LANSING, Mich. — Aerial spraying for mosquitoes will continue in southwest Michigan Wednesday night.
The Michigan Department of Health and Human Services is planning to treat areas in Allegan, Van Buren and Calhoun counties Wednesday night. If the weather doesn’t allow aerial spraying in those areas, portions of Newaygo, Kent and Montcalm counties will be sprayed instead.
Crews are using Merus 3.0, an organic pesticide naturally found in some chrysanthemum flowers, which is toxic to mosquitoes, ants, flies and other pests. It doesn’t pose general health risks to humans, pets or animals and shouldn’t impact drinking water, according to the state.
People can opt out of the treatment by emailing firstname.lastname@example.org at least 48 hours ahead of the scheduled time. The schedule for spraying is weather-dependent and any updates will be posted to the state’s website.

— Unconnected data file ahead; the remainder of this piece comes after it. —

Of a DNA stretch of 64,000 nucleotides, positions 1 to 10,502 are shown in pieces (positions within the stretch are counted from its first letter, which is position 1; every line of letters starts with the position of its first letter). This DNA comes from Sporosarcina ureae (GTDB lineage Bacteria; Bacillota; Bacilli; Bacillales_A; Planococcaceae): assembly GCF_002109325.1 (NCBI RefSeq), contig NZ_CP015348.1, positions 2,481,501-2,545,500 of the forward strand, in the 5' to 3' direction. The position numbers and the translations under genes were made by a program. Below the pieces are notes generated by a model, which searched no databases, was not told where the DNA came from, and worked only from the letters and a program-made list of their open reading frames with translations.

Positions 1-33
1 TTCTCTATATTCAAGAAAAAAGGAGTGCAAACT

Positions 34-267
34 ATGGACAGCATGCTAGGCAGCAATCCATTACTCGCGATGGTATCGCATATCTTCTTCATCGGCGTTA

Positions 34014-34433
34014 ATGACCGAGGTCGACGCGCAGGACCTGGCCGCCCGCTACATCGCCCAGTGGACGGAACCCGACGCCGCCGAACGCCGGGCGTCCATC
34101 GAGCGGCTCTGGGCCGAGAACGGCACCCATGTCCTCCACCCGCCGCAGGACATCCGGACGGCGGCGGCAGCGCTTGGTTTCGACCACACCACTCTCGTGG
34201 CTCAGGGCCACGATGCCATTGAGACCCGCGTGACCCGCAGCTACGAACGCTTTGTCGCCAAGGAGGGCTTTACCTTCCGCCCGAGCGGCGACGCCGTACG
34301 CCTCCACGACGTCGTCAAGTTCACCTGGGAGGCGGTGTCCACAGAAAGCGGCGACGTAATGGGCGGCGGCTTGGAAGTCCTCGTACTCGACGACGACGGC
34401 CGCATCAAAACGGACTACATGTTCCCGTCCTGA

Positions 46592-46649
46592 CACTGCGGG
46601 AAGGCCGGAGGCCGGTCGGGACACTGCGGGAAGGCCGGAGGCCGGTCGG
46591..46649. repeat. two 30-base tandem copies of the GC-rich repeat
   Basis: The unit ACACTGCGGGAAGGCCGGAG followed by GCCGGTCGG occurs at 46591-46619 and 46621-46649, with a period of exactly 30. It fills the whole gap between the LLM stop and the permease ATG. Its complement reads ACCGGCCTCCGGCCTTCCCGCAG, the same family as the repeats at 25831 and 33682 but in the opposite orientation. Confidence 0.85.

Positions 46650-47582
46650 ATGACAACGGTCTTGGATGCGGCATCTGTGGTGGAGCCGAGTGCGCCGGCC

MDHHS has targeted parts of multiple counties in West Michigan to fight Eastern equine encephalitis, a rare mosquito-borne illness with a 33% fatality rate for people who get infected. So far, there have been nine confirmed human cases and four of those have been fatal.
Signs of EEE include sudden onset of fever, chills, body and joint aches, which can progress to severe encephalitis. People can reduce risk by using bug spray with DEET, avoiding being outside at dusk, wearing long sleeves, and getting rid of standing water on their property.